SailNet Community banner
1 - 5 of 5 Posts

· Senior Member
Joined
·
19,468 Posts
Reaction score
3,881
... and a longish knot tends to slide around shrouds and stays with less hangups than a short chunky one.....
right Unk?
 

· Senior Member
Joined
·
19,468 Posts
Reaction score
3,881
Just one comment about long knots on Spinnakers.. I assume this is in reference to an A sail. While few symmetrical spins are tied on, if they are then long knots are problematic when acting as a guy vis-a-vis the pole. The tack/clew should be as close to the pole as possible for stability.
 

· Senior Member
Joined
·
19,468 Posts
Reaction score
3,881
We ran a little 24' day racer for years with the RF jib's sheet as a single line, with the midpoint fed through the cringle and the two ends pulled through (whatever that's called!;) ).. worked great. That sort of setup tends to work best where the sheet is rarely removed/never from the sail.

This gets heavily loaded, of course, so the disadv. is its difficulty to remove in a hurry if that becomes necessary.
 

· Senior Member
Joined
·
19,468 Posts
Reaction score
3,881
....
I will have to remember the term "peal" thos! thank you!
Marty
The term "peel" typically refers to hoisting one spinnaker before dousing the first one.. but the concept is, of course, the same. As to foil-set genoas we've always simply referred to sail changes e.g. "gotta change down to the #3", with hanked-on sail changes referred to as "bare headed" - since you cannot avoid a period of time without a headsail up or drawing.

Doing "peel" type genoa changes with a luff foil works really well, but calls for some forethought with regard to keeping the halyards organized so they don't cross during the sail changing procedure, know which "groove" you're in so that you can mostly plan to hoist a new sail in the windward groove while still sailing on the first genny. Then throw in a tack, sheet home the new sail, and now the to-be-dropped headsail is to windward and while dropping falls nicely onto the deck.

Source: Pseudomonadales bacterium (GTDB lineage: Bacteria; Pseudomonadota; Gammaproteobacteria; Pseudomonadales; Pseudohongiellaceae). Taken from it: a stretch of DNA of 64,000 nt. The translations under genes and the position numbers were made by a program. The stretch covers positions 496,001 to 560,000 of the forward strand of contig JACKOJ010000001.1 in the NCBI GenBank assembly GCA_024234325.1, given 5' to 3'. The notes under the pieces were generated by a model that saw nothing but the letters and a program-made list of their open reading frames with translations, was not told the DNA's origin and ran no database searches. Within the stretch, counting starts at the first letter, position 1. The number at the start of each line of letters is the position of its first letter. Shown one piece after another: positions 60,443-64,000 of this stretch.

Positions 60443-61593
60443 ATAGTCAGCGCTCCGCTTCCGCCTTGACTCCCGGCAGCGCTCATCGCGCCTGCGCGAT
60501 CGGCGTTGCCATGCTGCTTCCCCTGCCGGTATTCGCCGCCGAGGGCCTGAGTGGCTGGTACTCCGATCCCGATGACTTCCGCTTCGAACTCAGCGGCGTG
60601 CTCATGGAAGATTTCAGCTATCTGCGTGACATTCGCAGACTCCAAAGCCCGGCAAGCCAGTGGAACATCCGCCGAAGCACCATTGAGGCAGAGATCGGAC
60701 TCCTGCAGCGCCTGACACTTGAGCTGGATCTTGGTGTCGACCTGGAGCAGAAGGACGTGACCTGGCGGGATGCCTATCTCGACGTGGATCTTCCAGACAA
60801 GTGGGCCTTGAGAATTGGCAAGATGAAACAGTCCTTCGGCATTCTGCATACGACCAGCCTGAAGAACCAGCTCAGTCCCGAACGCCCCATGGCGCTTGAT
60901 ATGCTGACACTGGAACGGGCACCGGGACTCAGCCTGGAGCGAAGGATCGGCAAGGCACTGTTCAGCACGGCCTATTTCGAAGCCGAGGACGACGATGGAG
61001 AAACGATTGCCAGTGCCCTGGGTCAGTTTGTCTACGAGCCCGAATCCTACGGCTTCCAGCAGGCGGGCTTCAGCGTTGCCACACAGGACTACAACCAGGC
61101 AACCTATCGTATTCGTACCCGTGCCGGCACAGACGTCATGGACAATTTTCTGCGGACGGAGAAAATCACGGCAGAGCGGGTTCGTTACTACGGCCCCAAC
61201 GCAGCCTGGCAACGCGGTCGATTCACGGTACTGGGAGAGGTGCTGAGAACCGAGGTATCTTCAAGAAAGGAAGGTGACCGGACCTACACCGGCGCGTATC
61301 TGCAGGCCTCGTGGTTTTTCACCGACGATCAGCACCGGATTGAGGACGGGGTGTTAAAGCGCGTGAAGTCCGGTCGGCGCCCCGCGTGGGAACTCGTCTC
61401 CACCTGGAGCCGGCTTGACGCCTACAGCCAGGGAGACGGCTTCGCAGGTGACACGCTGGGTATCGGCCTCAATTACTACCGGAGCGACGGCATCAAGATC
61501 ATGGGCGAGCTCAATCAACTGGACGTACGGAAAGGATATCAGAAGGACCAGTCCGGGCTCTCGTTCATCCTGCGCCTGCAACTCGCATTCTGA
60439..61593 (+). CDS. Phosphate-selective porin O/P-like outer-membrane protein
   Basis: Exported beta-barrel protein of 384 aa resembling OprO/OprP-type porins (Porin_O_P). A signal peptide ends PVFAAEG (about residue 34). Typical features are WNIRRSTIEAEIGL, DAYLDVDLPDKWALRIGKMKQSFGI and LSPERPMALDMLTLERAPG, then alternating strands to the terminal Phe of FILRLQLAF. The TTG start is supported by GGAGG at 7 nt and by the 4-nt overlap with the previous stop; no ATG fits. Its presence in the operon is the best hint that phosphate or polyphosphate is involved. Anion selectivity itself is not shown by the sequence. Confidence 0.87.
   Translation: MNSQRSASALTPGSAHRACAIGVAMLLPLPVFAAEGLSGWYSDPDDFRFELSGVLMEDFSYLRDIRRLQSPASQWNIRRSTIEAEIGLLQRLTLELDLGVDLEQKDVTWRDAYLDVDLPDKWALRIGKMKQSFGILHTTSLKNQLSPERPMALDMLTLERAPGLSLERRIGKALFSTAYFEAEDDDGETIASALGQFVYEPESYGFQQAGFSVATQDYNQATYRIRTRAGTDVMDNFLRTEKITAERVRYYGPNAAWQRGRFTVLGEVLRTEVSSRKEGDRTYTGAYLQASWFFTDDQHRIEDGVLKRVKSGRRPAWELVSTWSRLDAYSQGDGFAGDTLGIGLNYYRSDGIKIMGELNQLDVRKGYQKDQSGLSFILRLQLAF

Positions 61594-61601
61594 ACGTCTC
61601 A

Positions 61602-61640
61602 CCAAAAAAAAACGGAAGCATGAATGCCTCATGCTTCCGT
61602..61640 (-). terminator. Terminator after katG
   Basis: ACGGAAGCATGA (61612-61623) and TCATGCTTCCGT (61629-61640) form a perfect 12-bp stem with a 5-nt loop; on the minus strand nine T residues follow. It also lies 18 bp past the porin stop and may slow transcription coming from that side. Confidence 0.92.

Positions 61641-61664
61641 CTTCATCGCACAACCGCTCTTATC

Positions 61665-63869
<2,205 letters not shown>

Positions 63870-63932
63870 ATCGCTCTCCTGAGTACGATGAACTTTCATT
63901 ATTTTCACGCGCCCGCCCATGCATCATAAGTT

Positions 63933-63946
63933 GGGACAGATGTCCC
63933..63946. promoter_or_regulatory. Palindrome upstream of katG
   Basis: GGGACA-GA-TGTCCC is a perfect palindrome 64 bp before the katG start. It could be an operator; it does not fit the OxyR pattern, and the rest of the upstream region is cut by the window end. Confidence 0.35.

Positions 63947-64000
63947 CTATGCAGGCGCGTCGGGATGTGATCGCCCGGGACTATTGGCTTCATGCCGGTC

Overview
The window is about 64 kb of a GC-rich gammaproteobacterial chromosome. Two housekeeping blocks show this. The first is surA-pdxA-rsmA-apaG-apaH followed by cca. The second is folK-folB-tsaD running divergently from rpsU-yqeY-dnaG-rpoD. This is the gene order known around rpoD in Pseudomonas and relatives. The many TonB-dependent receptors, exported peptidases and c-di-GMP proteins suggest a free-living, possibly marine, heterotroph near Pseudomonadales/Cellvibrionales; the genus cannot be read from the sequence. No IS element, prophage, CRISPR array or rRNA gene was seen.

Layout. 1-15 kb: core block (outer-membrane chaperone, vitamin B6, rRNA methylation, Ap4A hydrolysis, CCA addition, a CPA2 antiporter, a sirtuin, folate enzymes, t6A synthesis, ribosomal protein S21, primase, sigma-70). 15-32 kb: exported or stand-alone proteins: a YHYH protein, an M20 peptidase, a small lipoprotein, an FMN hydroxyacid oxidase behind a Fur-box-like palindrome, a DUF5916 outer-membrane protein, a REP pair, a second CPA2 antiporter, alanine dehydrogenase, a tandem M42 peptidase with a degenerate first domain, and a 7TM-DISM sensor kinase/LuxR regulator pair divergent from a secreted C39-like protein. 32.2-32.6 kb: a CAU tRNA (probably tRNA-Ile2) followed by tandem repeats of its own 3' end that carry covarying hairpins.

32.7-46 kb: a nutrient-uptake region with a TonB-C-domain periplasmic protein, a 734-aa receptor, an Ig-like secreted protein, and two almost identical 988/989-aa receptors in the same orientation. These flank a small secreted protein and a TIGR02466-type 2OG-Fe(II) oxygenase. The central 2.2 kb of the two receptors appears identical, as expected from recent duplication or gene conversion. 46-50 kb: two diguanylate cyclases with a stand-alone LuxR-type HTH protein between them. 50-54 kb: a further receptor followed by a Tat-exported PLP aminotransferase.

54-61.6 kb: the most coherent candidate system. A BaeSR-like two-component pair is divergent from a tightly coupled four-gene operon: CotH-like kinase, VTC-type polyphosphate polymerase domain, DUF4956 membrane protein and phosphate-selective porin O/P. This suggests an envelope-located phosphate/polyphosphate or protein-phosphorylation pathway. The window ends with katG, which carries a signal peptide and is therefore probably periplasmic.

Of course all this is discussing a racing foil, not a furling foil since the swivel cannot drop if another sail is in the groove.... Headsail changes on furlers are bare headed ones too.... That said, the higher end furler have removable split drums allowing them to be converted to "racing foils" with the swivel simply left to sit at the bottom of the foil.

The main advantage of hanked on sails is that they are well-held on board by the hanks. Luff tape sails are only held by the three corners once down - takes more manpower to keep large parts of these sails from slipping overboard if mishandled. A section of a genny falling overboard and filling in the water can easily tear a stanchion out (or at least bend it)

Sorry for the lecture.. most of you don't need it, but some may find it new to them and helpful!;)
 

· Senior Member
Joined
·
19,468 Posts
Reaction score
3,881
With ..Faster's lecture.........have we gotten off topic, or have we gotten off topic!.......... at least it is still sailing oriented?!?!?!?!?!:D:D:D
Hey.. the first word in the thread title is genoa......:) :D
 
1 - 5 of 5 Posts
This is an older thread, you may not receive a response, and could be reviving an old thread. Please consider creating a new thread.
Top